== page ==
Human immunodeficiency virus type 1 expression in the central nervous system correlates directly with extent of disease.

Abstract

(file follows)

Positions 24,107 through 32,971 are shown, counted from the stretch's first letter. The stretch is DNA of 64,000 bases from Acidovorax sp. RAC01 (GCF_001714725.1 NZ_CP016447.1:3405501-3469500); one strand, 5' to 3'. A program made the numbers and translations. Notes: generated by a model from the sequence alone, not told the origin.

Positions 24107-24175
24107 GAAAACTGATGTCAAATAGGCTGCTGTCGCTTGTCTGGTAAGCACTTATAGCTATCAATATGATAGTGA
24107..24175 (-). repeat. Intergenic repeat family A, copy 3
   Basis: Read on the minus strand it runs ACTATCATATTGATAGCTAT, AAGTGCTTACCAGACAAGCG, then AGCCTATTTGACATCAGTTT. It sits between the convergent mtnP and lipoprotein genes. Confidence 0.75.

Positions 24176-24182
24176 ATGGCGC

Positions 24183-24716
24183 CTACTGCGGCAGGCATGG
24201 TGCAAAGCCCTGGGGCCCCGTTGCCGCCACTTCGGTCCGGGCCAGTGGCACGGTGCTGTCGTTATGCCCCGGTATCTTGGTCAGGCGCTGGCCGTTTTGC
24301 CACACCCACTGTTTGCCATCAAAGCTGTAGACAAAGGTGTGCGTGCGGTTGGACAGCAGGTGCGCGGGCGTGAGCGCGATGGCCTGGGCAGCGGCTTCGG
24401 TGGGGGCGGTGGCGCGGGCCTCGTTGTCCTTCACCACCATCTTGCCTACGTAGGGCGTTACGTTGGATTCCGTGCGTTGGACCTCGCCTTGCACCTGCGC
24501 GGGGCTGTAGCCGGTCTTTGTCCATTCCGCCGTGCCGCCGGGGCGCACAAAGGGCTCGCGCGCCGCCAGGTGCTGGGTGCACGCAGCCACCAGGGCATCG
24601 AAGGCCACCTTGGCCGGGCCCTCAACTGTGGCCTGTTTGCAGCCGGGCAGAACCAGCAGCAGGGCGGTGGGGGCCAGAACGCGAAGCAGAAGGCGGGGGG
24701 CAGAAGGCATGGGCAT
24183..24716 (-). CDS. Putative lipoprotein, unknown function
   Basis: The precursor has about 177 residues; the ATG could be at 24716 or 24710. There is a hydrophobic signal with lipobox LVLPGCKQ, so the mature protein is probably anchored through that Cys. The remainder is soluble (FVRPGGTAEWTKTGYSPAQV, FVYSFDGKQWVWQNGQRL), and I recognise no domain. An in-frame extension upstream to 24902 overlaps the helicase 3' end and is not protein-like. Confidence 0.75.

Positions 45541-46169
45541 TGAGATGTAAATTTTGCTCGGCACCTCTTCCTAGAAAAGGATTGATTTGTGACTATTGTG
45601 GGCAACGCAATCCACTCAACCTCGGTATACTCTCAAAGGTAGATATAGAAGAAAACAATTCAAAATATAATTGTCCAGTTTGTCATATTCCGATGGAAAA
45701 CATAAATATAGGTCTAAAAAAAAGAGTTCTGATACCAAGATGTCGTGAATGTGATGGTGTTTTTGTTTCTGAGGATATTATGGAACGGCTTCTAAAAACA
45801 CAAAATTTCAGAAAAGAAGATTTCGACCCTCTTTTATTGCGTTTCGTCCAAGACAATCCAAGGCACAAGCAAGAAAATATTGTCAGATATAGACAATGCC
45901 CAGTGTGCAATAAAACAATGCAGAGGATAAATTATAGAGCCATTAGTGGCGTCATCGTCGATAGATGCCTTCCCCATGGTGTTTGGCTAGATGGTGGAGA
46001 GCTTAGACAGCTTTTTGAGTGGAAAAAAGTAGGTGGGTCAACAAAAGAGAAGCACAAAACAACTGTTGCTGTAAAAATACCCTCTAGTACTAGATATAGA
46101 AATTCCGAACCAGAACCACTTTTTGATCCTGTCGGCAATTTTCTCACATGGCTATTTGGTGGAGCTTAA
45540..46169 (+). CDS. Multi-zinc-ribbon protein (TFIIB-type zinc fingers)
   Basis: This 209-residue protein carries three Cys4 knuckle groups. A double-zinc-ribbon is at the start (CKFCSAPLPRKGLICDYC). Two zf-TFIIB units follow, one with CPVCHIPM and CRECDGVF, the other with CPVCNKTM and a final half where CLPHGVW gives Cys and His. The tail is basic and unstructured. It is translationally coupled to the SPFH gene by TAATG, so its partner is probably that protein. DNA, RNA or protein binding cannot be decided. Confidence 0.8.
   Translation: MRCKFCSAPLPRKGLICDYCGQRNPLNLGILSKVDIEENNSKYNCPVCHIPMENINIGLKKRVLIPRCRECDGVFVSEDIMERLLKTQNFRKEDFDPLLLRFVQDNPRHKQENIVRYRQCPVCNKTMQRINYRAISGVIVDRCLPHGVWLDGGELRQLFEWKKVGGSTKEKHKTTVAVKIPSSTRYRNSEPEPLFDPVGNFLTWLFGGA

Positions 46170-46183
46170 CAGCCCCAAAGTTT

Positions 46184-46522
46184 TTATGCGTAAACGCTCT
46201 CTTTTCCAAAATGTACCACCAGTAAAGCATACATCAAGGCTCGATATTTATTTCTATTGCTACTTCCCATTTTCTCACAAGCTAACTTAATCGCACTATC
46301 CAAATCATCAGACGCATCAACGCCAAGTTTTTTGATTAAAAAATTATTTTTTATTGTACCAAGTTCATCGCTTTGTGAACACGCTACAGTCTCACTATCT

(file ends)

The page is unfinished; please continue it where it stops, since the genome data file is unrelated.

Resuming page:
To investigate human immunodeficiency virus type 1 (HIV-1) pathogenesis in infected individuals and examine the correlation of HIV-1 expression with extent of clinical and pathologic disease, we studied spinal cords from acquired immunodeficiency syndrome patients with a wide range of spinal cord pathology. By performing in situ hybridization with HIV-1-specific riboprobes, we detected HIV-1 RNA in all 10 cords from acquired immunodeficiency syndrome patients with a common, characteristic pathologic entity called vacuolar myelopathy but not in 10 control cords from HIV-1-infected and uninfected patients. In the cords from individuals with vacuolar myelopathy, the level of HIV-1 RNA expression correlated directly with extent of spinal cord pathology and clinical findings. These data support a role for HIV-1 in the pathogenesis of tissue damage and related clinical disease in infected individuals.

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